Next Time: Spend Less On Expensive Cars, More On Actual Product

from the just-saying... dept

Gizmondo, the UK maker of a gaming device that was marketed as being a competitor to the PSP or the Nintendo Gameboy products, never made that much sense. The device was less compelling and more expensive than its competitors — and had no name recognition in the brand to cover up any problems. Also, the company planned to make more money by throwing advertising on the device — a plan that would only make the system even less compelling. Of course, moving away from the actual system, the company clearly had other problems. Many of their execs were somehow making over a million dollars, while a few received luxury cars — including one valued at nearly a quarter of a million dollars. Then, of course, there was the fact that some of the execs had been convicted of “forgery, fraud, counterfeiting, and blackmail.” All of that might make you wonder if there’s more to the company’s filing for bankruptcy. While the press is spinning it as an expected move due to weak product sales, isn’t anyone questioning why the execs were allowed to take so much out of the company into their own pockets, only to file for bankruptcy so quickly, allowing the company to avoid paying back creditors? The company did just raise a bridge loan of $5 million to try to keep going, but you have to wonder who’s watching what the company does with that money?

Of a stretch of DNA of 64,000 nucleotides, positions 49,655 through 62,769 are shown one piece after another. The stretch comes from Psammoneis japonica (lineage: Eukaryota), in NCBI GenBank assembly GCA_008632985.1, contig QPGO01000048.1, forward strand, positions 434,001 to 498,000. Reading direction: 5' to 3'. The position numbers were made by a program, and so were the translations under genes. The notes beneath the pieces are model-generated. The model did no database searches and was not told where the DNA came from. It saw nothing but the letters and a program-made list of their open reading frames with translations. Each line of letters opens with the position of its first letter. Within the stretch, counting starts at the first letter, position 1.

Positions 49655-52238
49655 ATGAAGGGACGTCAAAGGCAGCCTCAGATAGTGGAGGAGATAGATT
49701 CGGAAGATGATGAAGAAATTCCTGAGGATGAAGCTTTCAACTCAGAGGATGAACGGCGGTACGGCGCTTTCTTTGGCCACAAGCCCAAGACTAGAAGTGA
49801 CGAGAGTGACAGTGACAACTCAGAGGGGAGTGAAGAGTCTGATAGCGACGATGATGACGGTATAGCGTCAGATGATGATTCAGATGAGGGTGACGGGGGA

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Comments on “Next Time: Spend Less On Expensive Cars, More On Actual Product”

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Anonymous Coward says:

saw it in expert gamer mag bout a year ago...

who woulda bought the damn thing? I mean, maybe if it was Sega’s, but they lost it with the dreamcast, now they stick with software. if its from some out of the way company like the gizmondo, dont even think of buying it since they’ll probly try to to do the same thing in the article.

haggie says:

No Subject Given

The product was obvious vaporware from day one. Everyone and your brother knew these guys were crooks. Anyone who invested in this company was a.) moron or b.) a greedy moron.

This is no Enron or Worldcomm where previously reputable people use incredibily complex financial techniques to take advantage of the system thereby defrauding a wide range of groups (investors, employees, the general public) and causing massive damage.

This example is like buying a stereo out of the back of a panel van. You know its a probably a scam but you are being greedy and you get ripped off. Why should I feel sorry for you?

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